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68438502
's comment
2018-09-14 14:50:03
2018-09-14 14:50:03
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68438502
's comment

Have you found any solution to this problem? It happened the same on my project.

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2018-04-18 13:21:08
2018-04-18 13:21:08

Very useful. Thanks!

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2017-12-06 18:04:37
2017-12-06 18:04:37

Hey Steve, can you tell me how to use multiple fonts in the line of javascript you posted above?

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(2)
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b.rembrandt
's comment
2017-12-06 18:19:12
2017-12-06 18:19:12
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b.rembrandt
's comment

Just copy the same lines above, leaving off the “var” and just replace the links with the other ones you need

fontLink = ”
$(fontLink).appendTo(“head”)

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>
sdwarwick
's comment
2017-12-06 18:25:58
2017-12-06 18:25:58
>
sdwarwick
's comment

fontLink = ”
$(fontLink).appendTo(“head”)

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2017-12-05 16:54:02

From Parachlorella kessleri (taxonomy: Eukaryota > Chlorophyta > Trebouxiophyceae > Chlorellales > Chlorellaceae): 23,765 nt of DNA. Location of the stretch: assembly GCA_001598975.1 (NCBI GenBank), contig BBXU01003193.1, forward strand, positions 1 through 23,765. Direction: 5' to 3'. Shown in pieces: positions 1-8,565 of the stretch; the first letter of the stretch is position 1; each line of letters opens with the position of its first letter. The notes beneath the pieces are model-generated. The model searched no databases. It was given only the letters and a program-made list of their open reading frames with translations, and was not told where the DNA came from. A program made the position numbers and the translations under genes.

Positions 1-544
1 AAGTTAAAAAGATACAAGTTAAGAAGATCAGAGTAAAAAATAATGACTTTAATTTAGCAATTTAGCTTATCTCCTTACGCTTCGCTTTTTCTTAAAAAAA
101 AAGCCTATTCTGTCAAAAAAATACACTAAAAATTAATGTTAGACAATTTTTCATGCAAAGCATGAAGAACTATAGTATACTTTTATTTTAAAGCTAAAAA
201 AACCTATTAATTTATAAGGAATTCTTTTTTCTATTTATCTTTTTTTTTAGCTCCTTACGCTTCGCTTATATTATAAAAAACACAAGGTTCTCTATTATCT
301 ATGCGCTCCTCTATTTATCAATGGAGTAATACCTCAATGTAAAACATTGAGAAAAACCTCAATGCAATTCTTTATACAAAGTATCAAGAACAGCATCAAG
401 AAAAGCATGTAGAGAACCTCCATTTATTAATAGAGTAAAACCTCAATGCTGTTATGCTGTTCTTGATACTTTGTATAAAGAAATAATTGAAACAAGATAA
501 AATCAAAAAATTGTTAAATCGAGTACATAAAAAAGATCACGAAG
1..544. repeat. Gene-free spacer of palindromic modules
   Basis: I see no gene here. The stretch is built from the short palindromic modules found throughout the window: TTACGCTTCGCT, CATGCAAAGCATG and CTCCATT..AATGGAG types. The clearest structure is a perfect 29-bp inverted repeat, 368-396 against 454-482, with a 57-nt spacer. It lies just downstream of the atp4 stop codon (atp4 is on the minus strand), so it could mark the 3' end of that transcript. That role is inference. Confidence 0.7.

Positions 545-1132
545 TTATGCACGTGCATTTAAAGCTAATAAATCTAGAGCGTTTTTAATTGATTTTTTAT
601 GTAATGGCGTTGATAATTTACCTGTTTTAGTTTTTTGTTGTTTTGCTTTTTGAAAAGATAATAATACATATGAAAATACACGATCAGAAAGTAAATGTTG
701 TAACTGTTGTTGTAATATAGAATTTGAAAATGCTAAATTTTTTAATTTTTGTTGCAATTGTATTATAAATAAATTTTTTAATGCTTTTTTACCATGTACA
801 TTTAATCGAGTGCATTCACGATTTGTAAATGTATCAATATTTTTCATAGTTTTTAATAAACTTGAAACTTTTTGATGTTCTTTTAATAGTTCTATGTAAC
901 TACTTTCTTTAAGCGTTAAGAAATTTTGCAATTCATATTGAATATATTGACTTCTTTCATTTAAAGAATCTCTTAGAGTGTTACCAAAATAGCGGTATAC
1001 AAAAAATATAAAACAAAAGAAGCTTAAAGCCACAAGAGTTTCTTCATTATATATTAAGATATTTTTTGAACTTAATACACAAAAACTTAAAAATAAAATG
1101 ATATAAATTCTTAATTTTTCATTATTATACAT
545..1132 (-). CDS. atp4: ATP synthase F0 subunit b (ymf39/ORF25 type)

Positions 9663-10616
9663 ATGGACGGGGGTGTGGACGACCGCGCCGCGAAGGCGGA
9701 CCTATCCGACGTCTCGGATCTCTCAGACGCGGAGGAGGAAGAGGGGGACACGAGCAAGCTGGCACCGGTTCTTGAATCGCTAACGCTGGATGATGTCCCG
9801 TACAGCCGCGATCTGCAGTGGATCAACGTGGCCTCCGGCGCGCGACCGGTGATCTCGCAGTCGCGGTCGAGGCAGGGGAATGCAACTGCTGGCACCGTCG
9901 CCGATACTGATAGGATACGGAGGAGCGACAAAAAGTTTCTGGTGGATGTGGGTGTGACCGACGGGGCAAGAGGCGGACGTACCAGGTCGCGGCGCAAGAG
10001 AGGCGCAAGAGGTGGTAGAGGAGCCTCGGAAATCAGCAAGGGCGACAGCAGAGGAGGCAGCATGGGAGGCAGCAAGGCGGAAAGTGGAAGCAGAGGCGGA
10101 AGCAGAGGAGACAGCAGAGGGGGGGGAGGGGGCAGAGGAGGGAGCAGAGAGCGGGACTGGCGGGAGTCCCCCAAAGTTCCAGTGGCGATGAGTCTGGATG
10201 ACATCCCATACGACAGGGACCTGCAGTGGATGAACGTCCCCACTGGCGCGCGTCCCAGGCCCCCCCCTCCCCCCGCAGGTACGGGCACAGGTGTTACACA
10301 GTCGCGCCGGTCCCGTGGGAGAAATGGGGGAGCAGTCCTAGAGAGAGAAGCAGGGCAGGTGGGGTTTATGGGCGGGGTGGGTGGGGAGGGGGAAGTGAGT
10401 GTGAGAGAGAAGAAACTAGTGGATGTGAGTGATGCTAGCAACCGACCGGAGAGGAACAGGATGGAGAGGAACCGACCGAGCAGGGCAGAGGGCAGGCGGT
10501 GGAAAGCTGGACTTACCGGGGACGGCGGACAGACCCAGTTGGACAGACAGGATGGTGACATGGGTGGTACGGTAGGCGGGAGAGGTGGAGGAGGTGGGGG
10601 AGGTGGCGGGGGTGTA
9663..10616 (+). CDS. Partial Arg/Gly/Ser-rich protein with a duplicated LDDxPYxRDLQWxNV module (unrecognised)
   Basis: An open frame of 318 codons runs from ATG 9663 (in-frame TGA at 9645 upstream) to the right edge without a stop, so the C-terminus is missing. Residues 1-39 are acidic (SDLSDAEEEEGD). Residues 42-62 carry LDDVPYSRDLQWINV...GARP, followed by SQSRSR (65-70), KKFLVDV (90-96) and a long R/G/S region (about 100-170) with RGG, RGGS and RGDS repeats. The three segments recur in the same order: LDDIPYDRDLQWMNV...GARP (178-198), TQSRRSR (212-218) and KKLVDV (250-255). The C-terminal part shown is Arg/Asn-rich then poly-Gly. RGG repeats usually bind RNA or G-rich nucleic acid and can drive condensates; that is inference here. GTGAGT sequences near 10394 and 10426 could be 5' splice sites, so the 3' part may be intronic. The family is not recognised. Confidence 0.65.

2017-12-05 16:54:02

Thank you very much! I will use this in every project going forward!

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2017-11-26 21:24:41
2017-11-26 21:24:41

With this approach, I noticed that the system fonts are labeled with weight words (such as “Roboto black”. The cloud link for web fonts uses the family and weight value (such as font-family:Roboto; font-weight: 900;).

Captivate sets the font family to the system font with just the family as the fall back (like such, font-family: “Roboto black”, Roboto;). How do you set the appropriate weight for the web font?

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2017-08-10 09:33:40
2017-08-10 09:33:40

Thanks again for this tip, Steven. I’m just starting my first production project using ver 2017 and was planning to use a TypeKit font for the first time. However, this doesn’t seem particularly intuitive, and there wasn’t a suitable font. I can’t help feeling it’s just a cynical attempt by Adobe to get people to sign up to the full TypeKit database. The google fonts are free, your method is extremely simple and it turns out that the google font ‘istok’ is almost identical to the NHS ‘frutiger’ font.

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2017-07-25 08:13:26
2017-07-25 08:13:26

A very helpful article! :+1:

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2017-06-26 10:07:39
2017-06-26 10:07:39

I found your article revealing to solve this big issue about Using creative fonts far from the System ones. BUT i’m stuck with an unsolved mystery that kills my “no programmer brain”. I downloaded a Captivate interaction in E-learning brothers that works perfectly with Google fonts… and I wanted to implement it in my project (copy slide… Paste Slide), but suddenly the perfect fonts view totally vanish.